It's what Clarke is always after, too. In fact TUUCI, which sells around 30,000 umbrellas a year, has more in common with businesses in Miami's nearby Design District than with those in the industrial area immediately surrounding it. Clarke has even tried to back off from the word "umbrella," which he associates with a disposable, purely utilitarian product. "They are shade platforms. Shade sculpture," says Clarke. "But at the end of the day people go on the internet and search 'umbrella.'" The word has stuck.

A marine life

Clarke has saltwater in his blood. The son of a former Miami Herald travel editor, he grew up in the suburb of Coral Gables, mowing lawns and selling mangoes from his front yard. As a young child, he rode on his mother's bike to the ocean, where they would fish for snapper and set out little pots to catch crabs. "From the 10th grade on, if it was a nice day my friends and I were on the water or under it," he says.

One of Clarke's best friends had a father, Fred Herman, who owned a custom boat shop called Small Craft Inc. "It was a wonderland for a child," says Clarke. "You could cut things, drill things, play with the air-hose compressor." At age 14, Clarke asked Herman for a summer job. "He looked at me intently and said, 'I am going to teach you a trade and you are going to have these skills forever,'" says Clarke. His first job was washing boats, but he soon advanced to grinding fiberglass, welding, working with canvas, creating jigs, and tooling.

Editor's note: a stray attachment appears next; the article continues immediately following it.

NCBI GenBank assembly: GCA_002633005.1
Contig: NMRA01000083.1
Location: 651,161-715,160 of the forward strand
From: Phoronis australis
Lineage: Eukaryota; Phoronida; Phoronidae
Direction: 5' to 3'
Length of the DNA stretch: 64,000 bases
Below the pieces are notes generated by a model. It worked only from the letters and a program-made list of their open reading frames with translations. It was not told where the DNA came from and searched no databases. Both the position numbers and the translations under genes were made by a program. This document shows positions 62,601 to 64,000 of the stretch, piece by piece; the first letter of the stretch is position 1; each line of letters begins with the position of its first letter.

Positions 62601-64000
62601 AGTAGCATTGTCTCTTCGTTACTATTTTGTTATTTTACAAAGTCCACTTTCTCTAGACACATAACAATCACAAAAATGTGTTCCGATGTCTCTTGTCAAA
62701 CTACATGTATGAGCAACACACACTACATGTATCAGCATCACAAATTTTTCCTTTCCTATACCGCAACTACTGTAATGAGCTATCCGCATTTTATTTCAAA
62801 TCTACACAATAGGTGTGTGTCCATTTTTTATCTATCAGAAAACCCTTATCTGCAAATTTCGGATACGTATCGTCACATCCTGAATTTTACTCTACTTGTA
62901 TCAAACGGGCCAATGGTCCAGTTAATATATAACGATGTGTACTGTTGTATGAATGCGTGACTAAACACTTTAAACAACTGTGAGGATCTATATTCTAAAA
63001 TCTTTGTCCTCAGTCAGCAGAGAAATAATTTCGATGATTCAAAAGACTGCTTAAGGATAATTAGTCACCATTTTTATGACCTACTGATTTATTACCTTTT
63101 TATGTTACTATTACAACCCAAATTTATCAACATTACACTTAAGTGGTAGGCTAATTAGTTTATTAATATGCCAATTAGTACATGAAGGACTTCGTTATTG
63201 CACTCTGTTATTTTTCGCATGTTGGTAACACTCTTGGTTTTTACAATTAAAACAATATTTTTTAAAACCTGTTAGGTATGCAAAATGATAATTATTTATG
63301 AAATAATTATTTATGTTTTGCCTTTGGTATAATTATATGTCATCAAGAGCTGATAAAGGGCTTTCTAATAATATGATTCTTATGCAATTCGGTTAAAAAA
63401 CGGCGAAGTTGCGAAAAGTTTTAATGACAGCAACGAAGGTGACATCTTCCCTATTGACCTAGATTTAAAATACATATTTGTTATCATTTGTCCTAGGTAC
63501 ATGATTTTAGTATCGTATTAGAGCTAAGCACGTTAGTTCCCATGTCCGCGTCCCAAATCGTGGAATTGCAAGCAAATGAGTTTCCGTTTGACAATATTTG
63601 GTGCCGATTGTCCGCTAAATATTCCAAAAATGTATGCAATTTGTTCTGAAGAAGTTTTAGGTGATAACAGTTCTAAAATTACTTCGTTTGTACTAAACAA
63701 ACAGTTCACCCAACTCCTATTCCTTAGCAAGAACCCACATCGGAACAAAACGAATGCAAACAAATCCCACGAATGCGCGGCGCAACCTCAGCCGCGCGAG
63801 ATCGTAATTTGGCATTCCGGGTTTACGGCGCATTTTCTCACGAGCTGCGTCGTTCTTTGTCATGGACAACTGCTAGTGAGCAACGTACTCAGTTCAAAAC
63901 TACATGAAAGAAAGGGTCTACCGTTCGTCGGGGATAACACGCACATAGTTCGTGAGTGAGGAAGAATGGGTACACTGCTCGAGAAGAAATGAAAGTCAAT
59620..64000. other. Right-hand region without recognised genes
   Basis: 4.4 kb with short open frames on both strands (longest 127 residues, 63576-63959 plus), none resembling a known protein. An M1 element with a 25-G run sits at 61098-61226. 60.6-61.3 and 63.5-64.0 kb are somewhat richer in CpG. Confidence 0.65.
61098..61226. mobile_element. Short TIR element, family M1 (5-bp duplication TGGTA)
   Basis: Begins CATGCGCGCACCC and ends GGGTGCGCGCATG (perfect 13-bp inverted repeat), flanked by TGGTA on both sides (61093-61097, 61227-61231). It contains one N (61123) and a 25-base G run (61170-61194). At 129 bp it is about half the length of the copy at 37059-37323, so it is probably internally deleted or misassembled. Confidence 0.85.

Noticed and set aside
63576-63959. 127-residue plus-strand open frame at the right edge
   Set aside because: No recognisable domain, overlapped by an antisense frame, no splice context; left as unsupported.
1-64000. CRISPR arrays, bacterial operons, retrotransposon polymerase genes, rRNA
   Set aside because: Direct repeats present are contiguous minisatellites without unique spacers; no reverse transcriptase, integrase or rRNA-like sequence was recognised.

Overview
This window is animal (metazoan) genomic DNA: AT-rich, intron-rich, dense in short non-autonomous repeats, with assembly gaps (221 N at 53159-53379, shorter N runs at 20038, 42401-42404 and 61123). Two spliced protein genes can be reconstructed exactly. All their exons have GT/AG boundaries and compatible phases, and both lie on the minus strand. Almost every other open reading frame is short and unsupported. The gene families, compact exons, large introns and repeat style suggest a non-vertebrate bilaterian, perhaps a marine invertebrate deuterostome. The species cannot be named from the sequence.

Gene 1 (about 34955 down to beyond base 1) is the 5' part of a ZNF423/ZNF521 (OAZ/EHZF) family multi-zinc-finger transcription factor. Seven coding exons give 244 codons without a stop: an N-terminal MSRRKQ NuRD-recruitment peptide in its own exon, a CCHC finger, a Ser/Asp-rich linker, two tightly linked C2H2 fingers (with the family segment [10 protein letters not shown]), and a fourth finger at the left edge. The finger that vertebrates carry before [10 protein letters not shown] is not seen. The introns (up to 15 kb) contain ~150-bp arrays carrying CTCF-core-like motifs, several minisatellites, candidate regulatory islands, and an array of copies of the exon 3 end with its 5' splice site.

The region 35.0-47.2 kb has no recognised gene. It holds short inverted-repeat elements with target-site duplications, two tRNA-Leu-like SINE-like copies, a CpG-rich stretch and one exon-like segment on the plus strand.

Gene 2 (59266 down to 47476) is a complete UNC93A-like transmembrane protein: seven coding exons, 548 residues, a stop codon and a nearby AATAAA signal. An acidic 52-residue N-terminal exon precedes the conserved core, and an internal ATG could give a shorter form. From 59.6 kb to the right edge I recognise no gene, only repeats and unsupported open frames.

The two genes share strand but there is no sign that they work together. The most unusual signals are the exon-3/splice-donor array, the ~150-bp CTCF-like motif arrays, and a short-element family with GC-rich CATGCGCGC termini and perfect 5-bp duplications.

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That same summer Clarke joined his friends in a commercial fishing business. Several times a week they would go out for five hours to dive and spear fish, then clean and fillet their catch for sale to friends, neighbors, and the occasional market. In the boat shop, Clarke began crafting Hawaiian slings, a kind of underwater bow and arrow used for spearfishing. He discovered a self-lubricating plastic from DuPont, called Delrin, which allowed the spear to fly swiftly out of the sling. Later, Delrin would be a key component of TUUCI umbrellas.